Back when I was in college I thought the philosopher’s distinction between “intensional” with an “s” and “intentional” with a “t” was a sick joke designed to confuse undergraduates and the typo-prone. So I’m heartened to see that in his paper “Against Darwinism” (via Tyler Cowen), Jerry Fodor has a footnote lambasting this nonsense:
It’s hard to imagine a less fortunate terminology than the philosopher’s ‘intention/intension’ distinction. But I suppose there’s nothing can be done at this late date. In what follows, an intensional context is one in which the substitution of coextensive expressions isn’t valid. Intentional states are just the familiar beliefs, desires, intentions and so forth that populate theories of cognition and of the integration of behavior.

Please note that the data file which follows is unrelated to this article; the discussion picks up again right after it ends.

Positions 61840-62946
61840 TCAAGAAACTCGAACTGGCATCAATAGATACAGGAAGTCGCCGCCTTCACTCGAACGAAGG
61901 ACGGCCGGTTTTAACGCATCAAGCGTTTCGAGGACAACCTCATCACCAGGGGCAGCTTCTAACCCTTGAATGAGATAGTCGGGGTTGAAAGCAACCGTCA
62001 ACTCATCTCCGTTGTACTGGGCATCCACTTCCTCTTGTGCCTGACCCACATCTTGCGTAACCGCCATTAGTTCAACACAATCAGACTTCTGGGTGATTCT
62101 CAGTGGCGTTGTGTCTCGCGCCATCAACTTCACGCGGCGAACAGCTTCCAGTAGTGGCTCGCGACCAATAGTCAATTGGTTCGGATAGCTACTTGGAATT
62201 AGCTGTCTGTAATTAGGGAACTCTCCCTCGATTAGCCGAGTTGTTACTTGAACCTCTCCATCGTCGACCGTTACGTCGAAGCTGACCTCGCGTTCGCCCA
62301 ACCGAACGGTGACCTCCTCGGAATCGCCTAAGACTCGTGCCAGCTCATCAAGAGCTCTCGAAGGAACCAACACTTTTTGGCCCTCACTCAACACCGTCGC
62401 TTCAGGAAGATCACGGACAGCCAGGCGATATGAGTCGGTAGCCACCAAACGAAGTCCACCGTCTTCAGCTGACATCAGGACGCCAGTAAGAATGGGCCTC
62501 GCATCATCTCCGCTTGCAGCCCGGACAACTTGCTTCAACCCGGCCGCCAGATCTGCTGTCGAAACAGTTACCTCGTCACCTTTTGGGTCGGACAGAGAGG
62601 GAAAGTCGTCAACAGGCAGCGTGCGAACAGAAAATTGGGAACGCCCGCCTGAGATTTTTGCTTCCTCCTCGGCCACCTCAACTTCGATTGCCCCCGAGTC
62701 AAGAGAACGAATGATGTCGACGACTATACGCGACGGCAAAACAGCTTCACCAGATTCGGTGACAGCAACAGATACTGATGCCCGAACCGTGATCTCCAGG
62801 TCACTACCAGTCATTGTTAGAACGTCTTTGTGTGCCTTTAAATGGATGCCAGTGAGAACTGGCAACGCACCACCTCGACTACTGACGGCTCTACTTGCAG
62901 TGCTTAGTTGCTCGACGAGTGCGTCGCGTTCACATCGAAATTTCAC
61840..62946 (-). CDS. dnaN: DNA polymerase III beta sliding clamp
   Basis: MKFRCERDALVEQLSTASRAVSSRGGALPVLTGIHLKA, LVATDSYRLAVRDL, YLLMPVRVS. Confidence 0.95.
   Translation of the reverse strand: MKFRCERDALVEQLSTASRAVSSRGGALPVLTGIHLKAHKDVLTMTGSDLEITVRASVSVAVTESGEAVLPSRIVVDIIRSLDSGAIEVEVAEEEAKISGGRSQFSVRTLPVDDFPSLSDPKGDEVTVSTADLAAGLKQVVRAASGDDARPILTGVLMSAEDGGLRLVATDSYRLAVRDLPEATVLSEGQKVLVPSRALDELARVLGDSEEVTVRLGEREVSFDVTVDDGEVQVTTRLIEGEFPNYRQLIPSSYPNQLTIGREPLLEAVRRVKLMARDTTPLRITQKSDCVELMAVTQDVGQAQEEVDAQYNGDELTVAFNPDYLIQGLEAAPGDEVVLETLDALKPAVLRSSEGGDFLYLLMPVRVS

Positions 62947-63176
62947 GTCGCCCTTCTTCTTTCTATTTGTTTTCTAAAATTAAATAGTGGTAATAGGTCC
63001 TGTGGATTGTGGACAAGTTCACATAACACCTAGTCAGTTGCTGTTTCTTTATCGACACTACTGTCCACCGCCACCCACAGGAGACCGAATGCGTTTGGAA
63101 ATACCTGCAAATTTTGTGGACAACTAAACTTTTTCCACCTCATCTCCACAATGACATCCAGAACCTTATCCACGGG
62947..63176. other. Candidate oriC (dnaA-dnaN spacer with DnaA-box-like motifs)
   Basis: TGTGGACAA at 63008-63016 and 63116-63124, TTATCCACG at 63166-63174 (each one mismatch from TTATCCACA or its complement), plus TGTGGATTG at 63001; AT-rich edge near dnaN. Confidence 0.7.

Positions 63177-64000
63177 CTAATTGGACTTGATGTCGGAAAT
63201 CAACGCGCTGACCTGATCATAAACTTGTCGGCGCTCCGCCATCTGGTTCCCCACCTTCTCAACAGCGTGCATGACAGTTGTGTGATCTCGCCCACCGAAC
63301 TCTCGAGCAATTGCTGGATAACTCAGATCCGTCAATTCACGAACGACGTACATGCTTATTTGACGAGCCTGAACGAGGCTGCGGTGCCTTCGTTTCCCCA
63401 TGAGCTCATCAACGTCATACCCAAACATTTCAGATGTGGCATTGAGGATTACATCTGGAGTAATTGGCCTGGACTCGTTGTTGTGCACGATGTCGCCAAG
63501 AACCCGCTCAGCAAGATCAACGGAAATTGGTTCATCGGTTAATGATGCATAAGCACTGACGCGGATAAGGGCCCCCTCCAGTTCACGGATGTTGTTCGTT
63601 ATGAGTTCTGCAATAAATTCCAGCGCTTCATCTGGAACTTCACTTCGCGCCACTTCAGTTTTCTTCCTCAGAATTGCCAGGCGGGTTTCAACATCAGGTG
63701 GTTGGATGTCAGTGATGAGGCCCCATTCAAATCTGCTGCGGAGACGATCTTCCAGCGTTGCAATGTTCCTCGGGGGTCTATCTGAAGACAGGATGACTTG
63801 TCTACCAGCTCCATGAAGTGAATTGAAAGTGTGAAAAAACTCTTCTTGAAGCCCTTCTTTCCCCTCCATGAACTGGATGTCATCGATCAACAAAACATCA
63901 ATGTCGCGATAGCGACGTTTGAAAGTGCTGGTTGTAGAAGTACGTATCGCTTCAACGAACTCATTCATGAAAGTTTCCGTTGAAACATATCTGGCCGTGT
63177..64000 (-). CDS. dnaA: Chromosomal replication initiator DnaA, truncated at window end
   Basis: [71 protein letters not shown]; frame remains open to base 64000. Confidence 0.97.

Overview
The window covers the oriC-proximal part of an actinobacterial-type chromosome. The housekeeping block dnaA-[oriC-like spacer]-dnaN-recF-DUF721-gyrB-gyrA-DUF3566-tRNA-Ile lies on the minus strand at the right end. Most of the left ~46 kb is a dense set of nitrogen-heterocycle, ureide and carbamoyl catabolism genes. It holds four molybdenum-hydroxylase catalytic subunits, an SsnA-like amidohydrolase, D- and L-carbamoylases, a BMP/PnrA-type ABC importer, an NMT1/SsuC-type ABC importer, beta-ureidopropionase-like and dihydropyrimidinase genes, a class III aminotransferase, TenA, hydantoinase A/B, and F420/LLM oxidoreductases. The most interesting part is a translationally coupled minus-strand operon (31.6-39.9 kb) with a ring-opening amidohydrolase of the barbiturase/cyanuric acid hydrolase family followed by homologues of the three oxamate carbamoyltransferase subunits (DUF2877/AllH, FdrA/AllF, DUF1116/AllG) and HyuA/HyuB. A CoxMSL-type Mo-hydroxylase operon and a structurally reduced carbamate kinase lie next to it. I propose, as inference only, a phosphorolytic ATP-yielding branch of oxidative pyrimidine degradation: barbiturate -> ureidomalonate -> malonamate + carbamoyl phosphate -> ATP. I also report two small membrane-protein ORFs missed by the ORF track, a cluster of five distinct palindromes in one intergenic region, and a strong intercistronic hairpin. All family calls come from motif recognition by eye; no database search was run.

I don’t really think the philosophical community should adopt this fatalistic “there’s nothing can be done” attitude. Surely this is what professional associations are for. This is a very, very confusing terminological choice and it helps nobody.
At any rate, haven’t read the paper beyond this footnote, but I have strong feelings on this issue.